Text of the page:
Firefighters clash with chief

Local firefighters disagreed with a recommendation from Chief Chase Waggoner over the purchase of a new fire engine. Two committees studied offers, and chose two different engines. The chief disagreed with firefighters and opted for a lesser-priced unit.



June 29, 2021 - 10:26 AM

Firefighters discuss purchasing a new fire engine during Monday night's Iola city council meeting.

Local firefighters openly disagreed with their chief at Monday night’s Iola Council meeting, saying they know best what fire engine would suit their needs.

At issue is the purchase of a new fire engine, for which the city and Thrive Allen County has worked to secure half of the funding through a Community Development Block Grant. 

See related story on the Iola City Council’s distribution of tourism funds.

Of the Iola Fire Department’s five-engine fleet, its newest needs replacing. Beset by “phantom problems,” the Pierce E-311 model, purchased in 2010, is no longer reliable, according to previous reports. 

To that end, former Chief Tim Thyer worked with Jessica Thompson of Thrive in writing a proposal to secure a $690,000 matching grant to purchase a new fire engine. The city is responsible for half of the cost.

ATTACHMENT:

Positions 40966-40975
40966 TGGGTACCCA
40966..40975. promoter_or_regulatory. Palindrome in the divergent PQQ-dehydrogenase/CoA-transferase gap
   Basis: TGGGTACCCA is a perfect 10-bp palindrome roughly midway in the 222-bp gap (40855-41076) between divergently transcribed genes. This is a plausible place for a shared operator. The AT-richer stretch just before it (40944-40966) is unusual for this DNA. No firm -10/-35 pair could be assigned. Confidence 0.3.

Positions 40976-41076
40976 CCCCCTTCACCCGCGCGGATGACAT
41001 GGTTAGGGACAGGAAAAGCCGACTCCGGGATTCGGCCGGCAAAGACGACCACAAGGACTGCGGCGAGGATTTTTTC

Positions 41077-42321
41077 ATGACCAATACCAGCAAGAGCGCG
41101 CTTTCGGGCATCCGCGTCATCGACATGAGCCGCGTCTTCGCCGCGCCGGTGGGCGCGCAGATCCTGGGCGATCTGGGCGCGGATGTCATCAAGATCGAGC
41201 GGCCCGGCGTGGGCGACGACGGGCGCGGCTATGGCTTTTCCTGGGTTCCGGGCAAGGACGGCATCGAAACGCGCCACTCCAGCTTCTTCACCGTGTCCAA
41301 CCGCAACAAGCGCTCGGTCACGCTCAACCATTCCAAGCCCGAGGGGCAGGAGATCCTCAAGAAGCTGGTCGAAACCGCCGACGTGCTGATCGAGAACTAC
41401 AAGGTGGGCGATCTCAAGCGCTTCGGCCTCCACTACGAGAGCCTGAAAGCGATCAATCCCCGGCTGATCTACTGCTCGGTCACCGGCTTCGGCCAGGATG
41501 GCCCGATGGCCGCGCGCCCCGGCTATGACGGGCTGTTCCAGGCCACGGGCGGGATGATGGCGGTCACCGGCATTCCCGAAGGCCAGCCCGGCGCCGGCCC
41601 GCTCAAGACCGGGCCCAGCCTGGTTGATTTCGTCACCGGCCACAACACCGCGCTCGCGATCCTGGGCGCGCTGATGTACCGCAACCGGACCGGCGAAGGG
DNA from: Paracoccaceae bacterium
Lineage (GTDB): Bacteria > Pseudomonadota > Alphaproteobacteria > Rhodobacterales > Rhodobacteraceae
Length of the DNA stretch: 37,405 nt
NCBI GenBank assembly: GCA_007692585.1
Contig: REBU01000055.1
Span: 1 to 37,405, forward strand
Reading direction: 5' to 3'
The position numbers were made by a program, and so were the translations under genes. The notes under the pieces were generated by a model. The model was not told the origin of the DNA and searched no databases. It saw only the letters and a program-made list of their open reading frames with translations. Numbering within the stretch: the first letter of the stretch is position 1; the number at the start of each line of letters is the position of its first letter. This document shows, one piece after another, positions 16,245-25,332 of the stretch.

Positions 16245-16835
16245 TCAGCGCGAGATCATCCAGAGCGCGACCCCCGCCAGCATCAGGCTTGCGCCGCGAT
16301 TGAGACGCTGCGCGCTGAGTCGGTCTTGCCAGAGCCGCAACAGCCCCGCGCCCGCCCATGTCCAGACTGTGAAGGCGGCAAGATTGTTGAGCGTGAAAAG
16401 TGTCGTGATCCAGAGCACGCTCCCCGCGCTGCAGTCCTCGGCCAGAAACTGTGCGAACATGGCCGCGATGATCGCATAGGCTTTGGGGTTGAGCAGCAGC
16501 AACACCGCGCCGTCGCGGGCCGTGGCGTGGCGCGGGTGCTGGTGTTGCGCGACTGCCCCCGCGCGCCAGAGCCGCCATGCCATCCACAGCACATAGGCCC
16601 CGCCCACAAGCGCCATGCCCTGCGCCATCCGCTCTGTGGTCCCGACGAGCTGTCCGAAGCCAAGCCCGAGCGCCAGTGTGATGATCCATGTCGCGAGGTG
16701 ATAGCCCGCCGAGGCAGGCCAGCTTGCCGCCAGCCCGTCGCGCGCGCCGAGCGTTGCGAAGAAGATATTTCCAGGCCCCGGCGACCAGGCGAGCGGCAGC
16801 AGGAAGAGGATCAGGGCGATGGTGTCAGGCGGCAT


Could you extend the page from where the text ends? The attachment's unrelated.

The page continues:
The city received five bids for a new engine, ranging from $507,039 to $708,348. 

To decide on the offers, two committees were formed, one of city officials and the other of fire department employees.

The fire department committee recommended the city purchase the highest-price vehicle, another Pierce model. The vote among committee members was 3-to-1, with the dissenting vote by Chief Chase Waggoner.

Iola Fire Chief Chase Waggoner Photo by Richard Luken / Iola Register

In presenting his department’s preference, the chief said the vendor, Conrad Fire of Olathe, has a good reputation and an “excellent working relationship with our department.”

When pressed by council member Mark Peterson to explain the difference between the Pierce model and the Chief’s preference, a less expensive model, Waggoner said Pierce has a reputation of opting for “top of the line” products and materials in whatever it makes.

Even so, Waggoner did not think that justified an extra $100,000, and opted for an engine made by W.S. Darley & Co. of Chippewa Falls, Wis., which sells for $629,858. This lesser-priced unit is equipped with CAFS, a chemical that makes the water sprayed from a firehose more “lathery,” Waggoner said, making firefighting efforts more successful. 

The committee composed of the city administrator, assistant city administrator and the city clerk also recommended the Darley model.

In their report, city officials noted that the Darley model was the lowest qualified bid, allowing for the purchase of additional equipment including a more “robust” fire hose and nozzles. The city committee noted that the difference in prices swung their vote to the less expensive model.

WHAT THREW a kink in making progress on a decision was when three members of the fire department, Eric B’Hymer, Corey Isbell, and Gary Kimball, lobbied for the Pierce Enforcer, saying it was superior in every way. 

When asked if they could somehow bring the price package down to that of the Darley model, Isbell said, “I’m sure we could find a way.”